Boy’s Life (1991) – Robert McCammon

I remember reading this book in paperback when it first came out. It was summer, and I was in Toronto working to save (a little) money for my post secondary education. I was delighted in the nostalgia in it, and recalled being moved by the tale within its pages.

When I came across it in one of the little libraries that pop up on corners and yards I decided I would really like to read it again, especially since I could barely recall any of the plot, only knowing that I had enjoyed the book immensely.

And this time around I got more out of it than I did last time, as I know I’m older than I was then, and that I look back on some of my own life with nostalgia now as well.

We join Cory Mackenson in the year 1964, he’s on the cusp of thirteen and the small town he’s gown up in, Zephyr, Alabama, seems picturesque at first glance, but this is the 60s, racial tensions are high, even here, and in one moment, both he and his father realize that their home town isn’t as safe as they thought.


His father, Tom, dives into the lake to save a driver in a crashed car, and what he finds there shakes him to the core, and plunges Cory into a mystery, But he’s also just a boy, and gets swept up in summer, and bikes, arrowheads, buddies, monsters, magic, and telling stories.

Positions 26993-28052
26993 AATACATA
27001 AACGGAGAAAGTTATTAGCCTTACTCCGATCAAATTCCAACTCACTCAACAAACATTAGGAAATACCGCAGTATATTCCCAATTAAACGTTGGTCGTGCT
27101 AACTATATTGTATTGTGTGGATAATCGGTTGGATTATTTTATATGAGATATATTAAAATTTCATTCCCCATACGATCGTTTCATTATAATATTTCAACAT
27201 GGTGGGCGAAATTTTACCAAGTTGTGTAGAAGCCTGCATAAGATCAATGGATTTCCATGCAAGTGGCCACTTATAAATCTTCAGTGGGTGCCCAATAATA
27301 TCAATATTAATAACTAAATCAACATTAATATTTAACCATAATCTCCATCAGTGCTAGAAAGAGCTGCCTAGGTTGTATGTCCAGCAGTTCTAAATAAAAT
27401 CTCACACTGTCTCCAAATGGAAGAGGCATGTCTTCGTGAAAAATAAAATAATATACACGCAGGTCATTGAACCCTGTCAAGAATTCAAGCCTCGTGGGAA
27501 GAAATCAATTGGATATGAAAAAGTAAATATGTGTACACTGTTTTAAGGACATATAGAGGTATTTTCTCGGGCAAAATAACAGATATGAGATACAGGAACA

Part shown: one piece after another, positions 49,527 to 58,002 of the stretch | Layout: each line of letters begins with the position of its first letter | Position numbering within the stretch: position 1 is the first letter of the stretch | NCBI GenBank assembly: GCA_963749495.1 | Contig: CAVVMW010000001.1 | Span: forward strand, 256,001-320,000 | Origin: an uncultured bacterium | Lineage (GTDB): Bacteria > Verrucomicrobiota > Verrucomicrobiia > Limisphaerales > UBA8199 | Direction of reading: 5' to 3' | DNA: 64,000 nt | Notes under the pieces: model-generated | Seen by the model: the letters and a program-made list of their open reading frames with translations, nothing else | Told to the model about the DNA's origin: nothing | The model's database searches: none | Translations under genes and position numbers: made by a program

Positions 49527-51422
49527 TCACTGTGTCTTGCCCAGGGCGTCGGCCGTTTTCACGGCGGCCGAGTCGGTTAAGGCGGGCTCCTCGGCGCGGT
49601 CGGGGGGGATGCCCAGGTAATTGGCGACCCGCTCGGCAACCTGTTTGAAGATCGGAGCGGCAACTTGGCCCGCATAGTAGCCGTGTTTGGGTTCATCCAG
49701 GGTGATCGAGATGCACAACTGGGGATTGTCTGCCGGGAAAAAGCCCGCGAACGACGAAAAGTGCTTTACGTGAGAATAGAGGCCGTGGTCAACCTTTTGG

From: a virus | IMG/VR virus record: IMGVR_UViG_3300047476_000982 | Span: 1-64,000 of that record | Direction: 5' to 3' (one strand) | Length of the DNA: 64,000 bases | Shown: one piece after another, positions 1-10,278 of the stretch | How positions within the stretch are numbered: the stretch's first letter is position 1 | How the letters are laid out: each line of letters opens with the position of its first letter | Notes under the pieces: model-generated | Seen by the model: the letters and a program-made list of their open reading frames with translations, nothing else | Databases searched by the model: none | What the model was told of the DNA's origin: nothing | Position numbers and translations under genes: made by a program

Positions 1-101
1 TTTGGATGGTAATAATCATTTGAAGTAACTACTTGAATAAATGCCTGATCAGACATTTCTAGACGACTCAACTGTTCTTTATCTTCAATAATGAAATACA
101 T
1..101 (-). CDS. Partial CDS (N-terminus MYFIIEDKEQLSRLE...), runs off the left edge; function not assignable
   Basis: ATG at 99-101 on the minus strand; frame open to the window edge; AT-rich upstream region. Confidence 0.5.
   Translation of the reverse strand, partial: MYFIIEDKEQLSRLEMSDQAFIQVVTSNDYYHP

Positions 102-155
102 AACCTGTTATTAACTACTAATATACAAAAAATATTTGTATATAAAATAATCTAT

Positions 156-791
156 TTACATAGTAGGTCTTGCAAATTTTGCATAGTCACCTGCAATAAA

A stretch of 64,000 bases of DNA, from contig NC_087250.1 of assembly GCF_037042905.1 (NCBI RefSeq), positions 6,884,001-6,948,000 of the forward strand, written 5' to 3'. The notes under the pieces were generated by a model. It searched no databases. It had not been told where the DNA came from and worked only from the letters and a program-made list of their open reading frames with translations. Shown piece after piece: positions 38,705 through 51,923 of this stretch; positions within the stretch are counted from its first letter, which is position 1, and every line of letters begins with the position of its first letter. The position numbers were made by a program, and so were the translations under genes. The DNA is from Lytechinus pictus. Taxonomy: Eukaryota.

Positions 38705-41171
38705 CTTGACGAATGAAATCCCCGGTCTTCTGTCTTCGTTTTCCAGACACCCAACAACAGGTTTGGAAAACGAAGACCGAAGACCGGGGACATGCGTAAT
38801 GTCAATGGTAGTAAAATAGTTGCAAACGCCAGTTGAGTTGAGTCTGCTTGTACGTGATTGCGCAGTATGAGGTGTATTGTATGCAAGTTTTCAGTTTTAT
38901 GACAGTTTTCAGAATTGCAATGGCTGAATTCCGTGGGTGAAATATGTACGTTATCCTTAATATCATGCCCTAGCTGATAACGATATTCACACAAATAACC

Over the course of a year we join Cory, his friends, family, and his town as they begin to realize that things change, that their small town isn’t as picturesque as they thought, and there can be real monsters hiding in the shadows.

There are Saturdays at the local movie theater for a double feature, bullies to confront, new kids in town, and the fair. There is so much recognizable from my own childhood, and stories I’ve heard from my mom, and of course, the king of nostalgia in text form, Stephen King.

I don’t want to give away any of the plot, any of the little stories, and of the moments, because they all come together to form a tapestry of a time and place that no longer exists, and no matter how we remember our own past, through rose-colored glasses, it’s only a small slice of what was really happening at the time- makes me wonder how much stuff I missed growing up as I pursued my own magic and friendships.

Check this one out if you haven’t yet. It’s a fun and beautiful novel.



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